WEDNESDAY, Nov. 8, 2017 (HealthDay News) — Differences in glycosylation between H3N2 egg-adapted vaccines and circulating strains probably reduced vaccine effectiveness during the 2016-2017 influenza season, according to a study published online Nov. 6 in the Proceedings of the National Academy of Sciences.
Noting that the 2016-2017 seasonal influenza vaccine was updated to include a clade 3C.2a H3N2 strain but that the egg-adapted version of this viral strain lacks the new putative glycosylation sites, Seth J. Zost, from the University of Pennsylvania in Philadelphia, and colleagues examined whether differences in glycosylation contributed to the reduced vaccine effectiveness during the 2016-2017 influenza season.
The researchers demonstrated biochemically that there was glycosylation of the HA antigenic site B of circulating clade 3C.2a viruses. Antibodies elicited in ferrets and humans and exposed to the egg-adapted 2016-2017 H3N2 vaccine strain neutralized a glycosylated clade 3C.2a H3N2 virus poorly. Efficient recognition of a glycosylated clade 3C.2a virus was demonstrated by antibodies elicited in ferrets that were infected with the current circulating H3N2 strain, which possessed the glycosylation sites, and in humans vaccinated with baculovirus-expressed H3 antigen, which possessed the glycosylation site motif.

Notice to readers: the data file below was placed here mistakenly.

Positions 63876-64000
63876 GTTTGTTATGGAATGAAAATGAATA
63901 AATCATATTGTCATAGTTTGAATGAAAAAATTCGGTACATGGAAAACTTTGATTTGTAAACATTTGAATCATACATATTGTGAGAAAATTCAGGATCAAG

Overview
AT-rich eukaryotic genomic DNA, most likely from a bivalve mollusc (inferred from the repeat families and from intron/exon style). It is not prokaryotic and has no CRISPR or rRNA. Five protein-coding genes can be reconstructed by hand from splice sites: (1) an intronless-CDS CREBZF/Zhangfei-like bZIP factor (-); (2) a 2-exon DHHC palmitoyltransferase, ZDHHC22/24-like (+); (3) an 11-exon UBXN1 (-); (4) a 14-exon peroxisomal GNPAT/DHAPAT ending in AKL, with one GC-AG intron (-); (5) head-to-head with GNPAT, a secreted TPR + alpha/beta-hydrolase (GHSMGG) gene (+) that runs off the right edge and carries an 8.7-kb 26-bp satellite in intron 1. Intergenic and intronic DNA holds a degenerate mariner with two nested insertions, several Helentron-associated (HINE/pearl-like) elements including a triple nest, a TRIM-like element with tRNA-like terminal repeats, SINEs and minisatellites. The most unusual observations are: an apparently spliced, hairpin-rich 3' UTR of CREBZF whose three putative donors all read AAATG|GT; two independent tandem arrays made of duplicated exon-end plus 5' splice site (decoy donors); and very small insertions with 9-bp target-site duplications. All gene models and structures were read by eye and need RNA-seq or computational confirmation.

“We propose that differences in glycosylation between H3N2 egg-adapted vaccines and circulating strains likely contributed to reduced vaccine effectiveness during the 2016-2017 influenza season. Furthermore, our data suggest that influenza virus antigens prepared via systems not reliant on egg adaptations are more likely to elicit protective antibody responses that are not affected by glycosylation of antigenic site B of H3N2 HA,” the authors write.
One author disclosed ties to the pharmaceutical industry.
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